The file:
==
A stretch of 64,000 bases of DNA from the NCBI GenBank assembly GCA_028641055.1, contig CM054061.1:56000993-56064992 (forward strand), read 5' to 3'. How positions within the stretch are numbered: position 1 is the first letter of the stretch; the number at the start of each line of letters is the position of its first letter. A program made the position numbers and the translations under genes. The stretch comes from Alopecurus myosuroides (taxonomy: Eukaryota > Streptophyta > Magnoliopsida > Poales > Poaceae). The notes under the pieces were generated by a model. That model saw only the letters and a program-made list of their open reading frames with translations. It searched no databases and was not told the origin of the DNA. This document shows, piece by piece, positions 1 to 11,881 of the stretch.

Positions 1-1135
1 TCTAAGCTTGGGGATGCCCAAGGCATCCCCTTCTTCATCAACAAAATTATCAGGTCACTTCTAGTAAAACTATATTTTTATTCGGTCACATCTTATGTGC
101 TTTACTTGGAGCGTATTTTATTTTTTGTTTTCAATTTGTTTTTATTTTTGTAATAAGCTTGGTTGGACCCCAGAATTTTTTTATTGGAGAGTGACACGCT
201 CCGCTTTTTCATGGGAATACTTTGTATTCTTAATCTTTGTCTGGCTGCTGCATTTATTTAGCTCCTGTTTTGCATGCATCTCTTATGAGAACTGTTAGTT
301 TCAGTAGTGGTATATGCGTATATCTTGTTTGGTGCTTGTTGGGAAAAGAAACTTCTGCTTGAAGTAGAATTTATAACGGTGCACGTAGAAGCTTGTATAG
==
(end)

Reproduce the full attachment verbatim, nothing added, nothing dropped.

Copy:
A stretch of 64,000 bases of DNA from the NCBI GenBank assembly GCA_028641055.1, contig CM054061.1:56000993-56064992 (forward strand), read 5' to 3'. How positions within the stretch are numbered: position 1 is the first letter of the stretch; the number at the start of each line of letters is the position of its first letter. A program made the position numbers and the translations under genes. The stretch comes from Alopecurus myosuroides (taxonomy: Eukaryota > Streptophyta > Magnoliopsida > Poales > Poaceae). The notes under the pieces were generated by a model. That model saw only the letters and a program-made list of their open reading frames with translations. It searched no databases and was not told the origin of the DNA. This document shows, piece by piece, positions 1 to 11,881 of the stretch.

Positions 1-1135
1 TCTAAGCTTGGGGATGCCCAAGGCATCCCCTTCTTCATCAACAAAATTATCAGGTCACTTCTAGTAAAACTATATTTTTATTCGGTCACATCTTATGTGC
101 TTTACTTGGAGCGTATTTTATTTTTTGTTTTCAATTTGTTTTTATTTTTGTAATAAGCTTGGTTGGACCCCAGAATTTTTTTATTGGAGAGTGACACGCT
201 CCGCTTTTTCATGGGAATACTTTGTATTCTTAATCTTTGTCTGGCTGCTGCATTTATTTAGCTCCTGTTTTGCATGCATCTCTTATGAGAACTGTTAGTT
301 TCAGTAGTGGTATATGCGTATATCTTGTTTGGTGCTTGTTGGGAAAAGAAACTTCTGCTTGAAGTAGAATTTATAACGGTGCACGTAGAAGCTTGTATAG